subservient

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sub·ser·vi·ent

 (səb-sûr′vē-ənt)
adj.
1. Subordinate in capacity or function.
2. Obsequious; servile.
3. Useful as a means or an instrument; serving to promote an end.

[Latin subserviēns, subservient-, present participle of subservīre, to subserve; see subserve.]

sub·ser′vi·ence, sub·ser′vi·en·cy n.
sub·ser′vi·ent·ly adv.

subservient

(səbˈsɜːvɪənt)
adj
1. obsequious in behaviour or attitude
2. serving as a means to an end
3. a less common word for subordinate2
[C17: from Latin subserviēns complying with, from subservīre to subserve]
subˈserviently adv
subˈservience, subˈserviency n

sub•ser•vi•ent

(səbˈsɜr vi ənt)

adj.
1. serving or acting in a subordinate capacity; subordinate.
2. servile; excessively submissive; obsequious.
3. useful in promoting a purpose or end.
[1625–35; < Latin subservient-, s. of subserviēns, present participle of subservīre to subserve; see -ent]
sub•ser′vi•ence, sub•ser′vi•en•cy, n.
sub•ser′vi•ent•ly, adv.
ThesaurusAntonymsRelated WordsSynonymsLegend:
Adj.1.subservient - compliant and obedient to authority; "editors and journalists who express opinions in print that are opposed to the interests of the rich are dismissed and replaced by subservient ones"-G. B. Shaw
subordinate - subject or submissive to authority or the control of another; "a subordinate kingdom"
2.subservient - serving or acting as a means or aid; "instrumental in solving the crime"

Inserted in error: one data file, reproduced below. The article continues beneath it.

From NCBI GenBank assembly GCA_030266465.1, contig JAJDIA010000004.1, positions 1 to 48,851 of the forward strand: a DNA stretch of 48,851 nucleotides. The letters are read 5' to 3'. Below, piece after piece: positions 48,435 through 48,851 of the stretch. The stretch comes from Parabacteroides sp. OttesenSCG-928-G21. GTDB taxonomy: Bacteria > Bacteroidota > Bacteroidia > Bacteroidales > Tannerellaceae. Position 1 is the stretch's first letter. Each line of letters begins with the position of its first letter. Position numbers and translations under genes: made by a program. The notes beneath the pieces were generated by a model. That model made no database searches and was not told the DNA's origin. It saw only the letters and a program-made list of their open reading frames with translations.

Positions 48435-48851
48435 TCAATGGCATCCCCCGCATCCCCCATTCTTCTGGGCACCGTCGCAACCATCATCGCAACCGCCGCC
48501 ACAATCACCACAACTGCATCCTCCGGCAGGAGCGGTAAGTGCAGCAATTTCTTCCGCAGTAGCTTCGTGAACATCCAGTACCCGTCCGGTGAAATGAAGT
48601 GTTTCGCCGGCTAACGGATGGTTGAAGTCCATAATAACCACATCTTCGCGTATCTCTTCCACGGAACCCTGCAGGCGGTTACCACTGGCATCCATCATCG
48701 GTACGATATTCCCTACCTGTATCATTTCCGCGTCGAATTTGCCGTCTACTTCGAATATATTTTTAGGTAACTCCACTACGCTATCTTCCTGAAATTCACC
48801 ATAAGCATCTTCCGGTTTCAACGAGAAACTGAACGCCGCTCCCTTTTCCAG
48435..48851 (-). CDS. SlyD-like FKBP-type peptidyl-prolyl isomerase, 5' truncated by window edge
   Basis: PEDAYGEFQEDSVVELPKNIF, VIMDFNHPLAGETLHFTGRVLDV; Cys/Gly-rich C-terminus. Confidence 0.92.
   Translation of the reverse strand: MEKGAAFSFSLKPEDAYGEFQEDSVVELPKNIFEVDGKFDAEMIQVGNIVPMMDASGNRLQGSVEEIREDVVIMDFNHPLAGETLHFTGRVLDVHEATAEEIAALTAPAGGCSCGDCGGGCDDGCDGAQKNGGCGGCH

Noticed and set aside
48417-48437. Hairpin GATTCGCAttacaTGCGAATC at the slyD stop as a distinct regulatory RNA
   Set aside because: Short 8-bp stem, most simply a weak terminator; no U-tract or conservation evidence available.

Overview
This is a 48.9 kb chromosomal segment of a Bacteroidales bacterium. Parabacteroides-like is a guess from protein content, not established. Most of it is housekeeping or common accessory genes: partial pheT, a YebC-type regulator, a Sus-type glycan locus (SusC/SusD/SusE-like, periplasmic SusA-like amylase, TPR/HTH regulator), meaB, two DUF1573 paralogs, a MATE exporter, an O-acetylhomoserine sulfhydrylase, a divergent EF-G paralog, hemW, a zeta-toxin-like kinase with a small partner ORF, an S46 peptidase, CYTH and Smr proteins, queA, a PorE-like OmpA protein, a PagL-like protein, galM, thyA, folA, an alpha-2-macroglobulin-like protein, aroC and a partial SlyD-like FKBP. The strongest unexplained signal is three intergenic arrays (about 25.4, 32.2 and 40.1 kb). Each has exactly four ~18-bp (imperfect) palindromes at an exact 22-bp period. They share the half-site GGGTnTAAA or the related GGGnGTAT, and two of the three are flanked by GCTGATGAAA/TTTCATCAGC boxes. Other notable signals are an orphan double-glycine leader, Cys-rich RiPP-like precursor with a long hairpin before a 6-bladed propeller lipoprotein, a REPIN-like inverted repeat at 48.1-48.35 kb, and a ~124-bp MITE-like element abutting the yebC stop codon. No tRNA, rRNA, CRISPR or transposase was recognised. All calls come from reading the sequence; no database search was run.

helpful - providing assistance or serving a useful function
3.subservient - abjectly submissive; characteristic of a slave or servant; "slavish devotion to her job ruled her life"; "a slavish yes-man to the party bosses"- S.H.Adams; "she has become submissive and subservient"
servile - submissive or fawning in attitude or behavior; "spoke in a servile tone"; "the incurably servile housekeeper"; "servile tasks such as floor scrubbing and barn work"

subservient

adjective
1. servile, submissive, deferential, subject, inferior, abject, sycophantic, slavish, obsequious, truckling, bootlicking (informal) Her willingness to be subservient to her children isolated her.
servile bossy, domineering, overbearing, superior, overriding, rebellious, wilful, disobedient, bolshie
2. subordinate, subsidiary, accessory, auxiliary, conducive, ancillary The individual's needs are seen as subservient to the group's.

subservient

adjective
1. In a position of subordination:
2. Excessively eager to serve or obey:
Translations

subservient

[səbˈsɜːvɪənt] ADJ
1. [person] (= submissive) → sumiso (pej) (= servile) → servil
to be subservient to sbsometerse a algn
2. (= secondary) → subordinado (to a)

subservient

[səbˈsɜːrviənt] adj
(= servile) → soumis(e)
(= less important) subservient to sth → soumis(e) à qch

subservient

adj (pej)unterwürfig (to gegenüber); (form)unterworfen (→ to +dat)

subservient

[səbˈsɜːvɪənt] adj subservient (to)sottomesso/a (a)
References in classic literature ?